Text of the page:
Crossroads: Dave Cobb

BC Hydro's new CEO, VANOC vet Dave Cobb, trades one tough post for another.

Dave Cobb worked for the Vancouver Canucks and VANOC before taking the job as BC Hydro’s new CEO.

BC Hydro’s new CEO, VANOC vet Dave Cobb, trades one tough post for another.

Dave Cobb is definitely not looking for easy jobs. In 2004 he left a seemingly safe position as COO of the consistently sold-out Canucks to be second in command at VANOC, managing arguably the most complex and controversial project the province has witnessed in a generation. And now, as the new CEO of BC Hydro, he’ll be at ground zero for a number of battles over B.C.’s energy future. Debates are steaming over a raft of issues: public versus private ownership of power generation, expanding power output versus conservation, whether building green-energy power plants is worth the related environmental damage, the nebulous line between energy self-sufficiency and energy exports, and the strong-arm tactics the provincial government is using to shape energy policy. Hopefully his time with the Canucks has taught this accountant how to take a few cross-checks.

You had a sweet job with the Canucks. What convinced you to move to VANOC?

Well, it wasn’t easy. As I was being recruited for the VANOC job, I had my dream job offered to me at the Canucks: the president’s job. It was a really difficult situation. Now, I would never complain about it, because I felt I could choose between two of the best jobs in the city, but there were a few days of not knowing what to do. But the more I thought about it, the more I realized the Olympics was an opportunity I just couldn’t turn down.

Of course, the danger with a VANOC job is that it’s over so fast.

It is a factor because I’ve never been out of work, and all of a sudden I was leaving a very good, secure position for something you know is going to end. That is a mental challenge. It did take a bit to accept that and take a risk that, if things don’t go well, who knows what will happen? But sometimes you have to roll the dice.

Both the Olympics and BC Hydro have attracted a lot of controversy and debate. How do you deal with being in the middle of that?

It’s funny; that’s the first thing my mom said to me. I think she wishes I’d just stay in some quiet little job that nobody knows about. The Olympics are a bit of a lightning rod. Because of the spotlight it brings, you attract a lot of special-interest groups. And I don’t blame them for that, but it’s not easy waking up many mornings and reading about something in the newspaper that you’re getting criticized for that you really had nothing to do with. But that’s part of the deal. It’s a lot of years of developing that thick skin and believing in what you’re doing. I know I’m going to be in the middle of dealing with things at Hydro where you have very polarized views – and nobody’s necessarily wrong; it’s how people feel. But that’s part of what’s exciting for me, and it’s an important time now for Hydro to take a leadership position.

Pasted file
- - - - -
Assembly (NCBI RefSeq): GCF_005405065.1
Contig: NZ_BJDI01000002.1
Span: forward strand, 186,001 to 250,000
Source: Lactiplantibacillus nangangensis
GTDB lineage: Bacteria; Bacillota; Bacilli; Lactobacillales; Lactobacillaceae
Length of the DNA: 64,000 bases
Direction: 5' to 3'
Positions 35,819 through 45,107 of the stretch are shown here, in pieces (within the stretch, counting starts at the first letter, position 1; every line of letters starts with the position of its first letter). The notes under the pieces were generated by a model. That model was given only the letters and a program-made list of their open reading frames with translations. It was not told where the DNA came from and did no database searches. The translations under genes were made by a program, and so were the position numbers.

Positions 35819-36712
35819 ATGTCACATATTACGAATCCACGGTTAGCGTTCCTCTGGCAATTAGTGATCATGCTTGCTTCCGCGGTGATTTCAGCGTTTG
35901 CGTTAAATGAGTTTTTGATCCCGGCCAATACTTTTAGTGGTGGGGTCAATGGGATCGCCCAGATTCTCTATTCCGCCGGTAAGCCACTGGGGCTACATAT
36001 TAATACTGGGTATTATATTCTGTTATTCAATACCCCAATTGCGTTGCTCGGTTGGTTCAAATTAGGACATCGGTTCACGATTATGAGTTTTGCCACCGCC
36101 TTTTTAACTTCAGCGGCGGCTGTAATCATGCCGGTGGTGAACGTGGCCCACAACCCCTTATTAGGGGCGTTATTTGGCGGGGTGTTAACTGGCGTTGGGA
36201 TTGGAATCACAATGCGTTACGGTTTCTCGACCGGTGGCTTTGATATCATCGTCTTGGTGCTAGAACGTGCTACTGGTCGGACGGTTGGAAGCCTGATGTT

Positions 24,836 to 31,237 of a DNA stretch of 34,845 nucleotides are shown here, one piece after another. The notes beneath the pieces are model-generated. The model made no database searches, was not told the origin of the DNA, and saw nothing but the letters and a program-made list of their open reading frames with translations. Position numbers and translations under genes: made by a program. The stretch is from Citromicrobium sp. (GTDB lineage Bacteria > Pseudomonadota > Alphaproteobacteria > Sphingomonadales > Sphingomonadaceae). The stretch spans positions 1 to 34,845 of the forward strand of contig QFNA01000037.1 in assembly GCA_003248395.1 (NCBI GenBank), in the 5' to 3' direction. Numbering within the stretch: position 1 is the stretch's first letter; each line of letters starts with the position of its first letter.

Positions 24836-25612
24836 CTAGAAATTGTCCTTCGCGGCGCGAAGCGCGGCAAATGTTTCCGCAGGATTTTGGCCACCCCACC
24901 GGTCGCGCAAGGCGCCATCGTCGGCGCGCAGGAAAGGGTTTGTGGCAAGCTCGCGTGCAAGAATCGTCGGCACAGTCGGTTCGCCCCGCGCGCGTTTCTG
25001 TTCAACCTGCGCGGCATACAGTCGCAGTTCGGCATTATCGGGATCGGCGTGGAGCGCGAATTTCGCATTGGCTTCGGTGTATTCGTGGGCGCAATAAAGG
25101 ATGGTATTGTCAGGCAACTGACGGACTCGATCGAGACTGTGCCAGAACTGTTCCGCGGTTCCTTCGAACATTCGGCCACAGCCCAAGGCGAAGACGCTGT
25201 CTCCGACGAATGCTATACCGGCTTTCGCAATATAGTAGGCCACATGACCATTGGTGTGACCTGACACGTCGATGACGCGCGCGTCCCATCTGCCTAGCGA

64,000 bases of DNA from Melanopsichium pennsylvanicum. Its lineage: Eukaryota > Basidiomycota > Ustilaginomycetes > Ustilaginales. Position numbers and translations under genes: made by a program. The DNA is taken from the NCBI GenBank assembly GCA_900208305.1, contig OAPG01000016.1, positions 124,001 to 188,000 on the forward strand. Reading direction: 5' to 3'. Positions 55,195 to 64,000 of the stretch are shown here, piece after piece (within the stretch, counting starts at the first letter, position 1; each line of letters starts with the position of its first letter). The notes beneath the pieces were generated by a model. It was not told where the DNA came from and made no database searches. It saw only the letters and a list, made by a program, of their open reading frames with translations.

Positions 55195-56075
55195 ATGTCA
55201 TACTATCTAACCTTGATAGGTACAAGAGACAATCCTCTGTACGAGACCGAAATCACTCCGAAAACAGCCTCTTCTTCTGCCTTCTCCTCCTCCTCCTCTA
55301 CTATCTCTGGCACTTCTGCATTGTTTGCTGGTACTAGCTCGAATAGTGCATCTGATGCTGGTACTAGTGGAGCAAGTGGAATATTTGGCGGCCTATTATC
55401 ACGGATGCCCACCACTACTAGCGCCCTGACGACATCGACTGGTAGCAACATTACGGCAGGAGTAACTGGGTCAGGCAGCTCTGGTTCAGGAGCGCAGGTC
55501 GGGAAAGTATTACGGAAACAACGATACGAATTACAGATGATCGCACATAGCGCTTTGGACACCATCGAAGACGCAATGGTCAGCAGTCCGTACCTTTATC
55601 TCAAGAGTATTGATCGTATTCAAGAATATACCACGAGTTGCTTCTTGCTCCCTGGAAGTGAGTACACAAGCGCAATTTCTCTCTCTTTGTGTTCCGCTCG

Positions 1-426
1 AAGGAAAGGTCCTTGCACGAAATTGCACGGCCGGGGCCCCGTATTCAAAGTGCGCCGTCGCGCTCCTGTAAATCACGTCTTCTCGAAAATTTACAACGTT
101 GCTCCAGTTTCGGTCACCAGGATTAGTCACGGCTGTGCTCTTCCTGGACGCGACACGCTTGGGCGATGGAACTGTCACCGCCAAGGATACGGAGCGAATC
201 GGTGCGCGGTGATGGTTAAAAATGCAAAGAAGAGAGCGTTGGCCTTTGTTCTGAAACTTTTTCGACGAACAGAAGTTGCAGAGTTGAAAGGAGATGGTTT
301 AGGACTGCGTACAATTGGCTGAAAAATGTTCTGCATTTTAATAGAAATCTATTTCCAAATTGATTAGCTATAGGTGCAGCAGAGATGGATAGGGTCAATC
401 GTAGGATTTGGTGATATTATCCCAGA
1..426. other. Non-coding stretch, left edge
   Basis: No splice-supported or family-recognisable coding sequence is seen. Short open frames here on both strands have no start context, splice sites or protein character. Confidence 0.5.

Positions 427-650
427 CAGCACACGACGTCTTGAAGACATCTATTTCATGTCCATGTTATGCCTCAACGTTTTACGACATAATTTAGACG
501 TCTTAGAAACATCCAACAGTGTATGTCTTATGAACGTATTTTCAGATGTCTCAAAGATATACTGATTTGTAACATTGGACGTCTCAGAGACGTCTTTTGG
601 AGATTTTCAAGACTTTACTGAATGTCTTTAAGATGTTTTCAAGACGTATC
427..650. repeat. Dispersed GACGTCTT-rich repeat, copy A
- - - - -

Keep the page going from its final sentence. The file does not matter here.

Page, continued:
The provincial government seems to be setting the course on energy through legislation. What’s left for your team to decide on?

Obviously, we’re a Crown corporation, and our owner is the government of B.C. And I don’t view that as different from any other company. Every company has an owner, and an owner has the right to set the vision and the mandate and expectations on their management team. But I don’t think our shareholder expects us to blindly deliver on what government says; I think they expect us to be creative, thoughtful, to find out the best way to deliver government policy. So that part isn’t a concern for me at all. In fact, I think the new legislation that’s come out is a positive in the sense that it provides clarity. We’re entering into a time now that’s very different, and for me to come in as CEO at this point is even more exciting because it’s not just maintaining what is there; it’s potentially helping develop and grow a brand new clean-energy sector.

What is your vision for BC Hydro?

Well, the opinions I’m forming now are totally based on what other people are telling me and what other people have written. I need to have that first-hand experience before I form too many of my own opinions. But as an individual looking at what’s behind B.C.’s energy legislation, I would have a hard time disagreeing with what I see there: becoming energy self-sufficient and using clean energy.

But the contentious issues are things like whether it should be Hydro’s role to secure profits for private power producers or whether it’s right to develop untouched B.C. rivers to produce power for export. What’s Hydro’s role in settling those arguments?

Well, you’ve identified areas where certainly there’s going to be different opinions. And I think it’s too early for me to speak specifically on them, but I do think it’s important that we’re transparent. We’re owned by the people of this province, and if British Columbians don’t agree with what we do, I think it’s important that they at least understand why we’ve made the decisions we’ve made. But I’m going into this with my eyes wide open. I know there are very strong opinions on both sides, and I’ll have to roll up my sleeves and really dig into that in a hurry because this is a big company and it’s operating and it’s not going to wait for me to figure things out.